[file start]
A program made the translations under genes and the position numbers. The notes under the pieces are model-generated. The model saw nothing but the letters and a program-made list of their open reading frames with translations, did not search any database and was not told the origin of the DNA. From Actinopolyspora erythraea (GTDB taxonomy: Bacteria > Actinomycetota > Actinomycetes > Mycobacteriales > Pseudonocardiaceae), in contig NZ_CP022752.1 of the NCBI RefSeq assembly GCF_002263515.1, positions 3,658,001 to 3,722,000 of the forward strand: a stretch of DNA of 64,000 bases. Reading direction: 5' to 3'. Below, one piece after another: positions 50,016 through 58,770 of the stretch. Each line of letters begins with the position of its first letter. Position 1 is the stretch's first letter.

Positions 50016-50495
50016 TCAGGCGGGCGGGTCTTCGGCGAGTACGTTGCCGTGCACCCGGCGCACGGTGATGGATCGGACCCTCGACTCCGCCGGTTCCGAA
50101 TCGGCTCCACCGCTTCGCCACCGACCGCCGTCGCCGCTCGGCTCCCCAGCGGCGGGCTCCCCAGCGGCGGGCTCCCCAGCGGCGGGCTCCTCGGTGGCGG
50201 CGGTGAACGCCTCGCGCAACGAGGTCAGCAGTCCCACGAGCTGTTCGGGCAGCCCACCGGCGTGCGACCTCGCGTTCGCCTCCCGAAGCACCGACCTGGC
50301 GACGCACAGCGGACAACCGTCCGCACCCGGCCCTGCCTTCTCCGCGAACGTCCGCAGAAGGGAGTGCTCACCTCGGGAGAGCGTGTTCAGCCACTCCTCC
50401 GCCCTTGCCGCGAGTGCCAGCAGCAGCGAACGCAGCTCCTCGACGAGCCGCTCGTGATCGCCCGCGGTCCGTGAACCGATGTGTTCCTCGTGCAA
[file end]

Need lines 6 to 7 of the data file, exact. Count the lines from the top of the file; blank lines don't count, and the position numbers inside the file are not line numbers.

50301 GACGCACAGCGGACAACCGTCCGCACCCGGCCCTGCCTTCTCCGCGAACGTCCGCAGAAGGGAGTGCTCACCTCGGGAGAGCGTGTTCAGCCACTCCTCC
50401 GCCCTTGCCGCGAGTGCCAGCAGCAGCGAACGCAGCTCCTCGACGAGCCGCTCGTGATCGCCCGCGGTCCGTGAACCGATGTGTTCCTCGTGCAA